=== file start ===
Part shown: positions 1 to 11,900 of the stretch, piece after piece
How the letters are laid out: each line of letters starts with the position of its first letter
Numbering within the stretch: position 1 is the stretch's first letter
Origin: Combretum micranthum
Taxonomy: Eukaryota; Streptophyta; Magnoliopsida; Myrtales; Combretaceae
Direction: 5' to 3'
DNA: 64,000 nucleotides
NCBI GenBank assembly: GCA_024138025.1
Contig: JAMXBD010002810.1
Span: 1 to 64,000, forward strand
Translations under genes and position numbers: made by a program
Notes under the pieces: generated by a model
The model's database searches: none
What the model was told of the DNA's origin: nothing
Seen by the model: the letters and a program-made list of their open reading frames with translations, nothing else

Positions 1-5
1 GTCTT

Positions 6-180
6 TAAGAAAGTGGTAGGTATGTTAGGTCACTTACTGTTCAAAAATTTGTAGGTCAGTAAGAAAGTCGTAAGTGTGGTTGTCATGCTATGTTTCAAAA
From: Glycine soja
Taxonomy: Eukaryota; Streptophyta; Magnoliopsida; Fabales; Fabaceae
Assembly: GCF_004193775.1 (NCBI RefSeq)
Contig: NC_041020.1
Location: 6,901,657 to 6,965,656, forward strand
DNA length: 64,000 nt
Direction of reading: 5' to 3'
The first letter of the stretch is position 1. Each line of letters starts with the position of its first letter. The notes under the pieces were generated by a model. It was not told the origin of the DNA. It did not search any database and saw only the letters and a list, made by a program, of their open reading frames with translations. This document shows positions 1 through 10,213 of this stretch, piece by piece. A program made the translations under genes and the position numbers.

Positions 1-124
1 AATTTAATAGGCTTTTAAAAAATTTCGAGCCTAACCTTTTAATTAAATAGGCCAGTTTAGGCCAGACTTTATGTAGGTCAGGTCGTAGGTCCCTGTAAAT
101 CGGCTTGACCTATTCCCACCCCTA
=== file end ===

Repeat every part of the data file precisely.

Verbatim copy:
Part shown: positions 1 to 11,900 of the stretch, piece after piece
How the letters are laid out: each line of letters starts with the position of its first letter
Numbering within the stretch: position 1 is the stretch's first letter
Origin: Combretum micranthum
Taxonomy: Eukaryota; Streptophyta; Magnoliopsida; Myrtales; Combretaceae
Direction: 5' to 3'
DNA: 64,000 nucleotides
NCBI GenBank assembly: GCA_024138025.1
Contig: JAMXBD010002810.1
Span: 1 to 64,000, forward strand
Translations under genes and position numbers: made by a program
Notes under the pieces: generated by a model
The model's database searches: none
What the model was told of the DNA's origin: nothing
Seen by the model: the letters and a program-made list of their open reading frames with translations, nothing else

Positions 1-5
1 GTCTT

Positions 6-180
6 TAAGAAAGTGGTAGGTATGTTAGGTCACTTACTGTTCAAAAATTTGTAGGTCAGTAAGAAAGTCGTAAGTGTGGTTGTCATGCTATGTTTCAAAA
From: Glycine soja
Taxonomy: Eukaryota; Streptophyta; Magnoliopsida; Fabales; Fabaceae
Assembly: GCF_004193775.1 (NCBI RefSeq)
Contig: NC_041020.1
Location: 6,901,657 to 6,965,656, forward strand
DNA length: 64,000 nt
Direction of reading: 5' to 3'
The first letter of the stretch is position 1. Each line of letters starts with the position of its first letter. The notes under the pieces were generated by a model. It was not told the origin of the DNA. It did not search any database and saw only the letters and a list, made by a program, of their open reading frames with translations. This document shows positions 1 through 10,213 of this stretch, piece by piece. A program made the translations under genes and the position numbers.

Positions 1-124
1 AATTTAATAGGCTTTTAAAAAATTTCGAGCCTAACCTTTTAATTAAATAGGCCAGTTTAGGCCAGACTTTATGTAGGTCAGGTCGTAGGTCCCTGTAAAT
101 CGGCTTGACCTATTCCCACCCCTA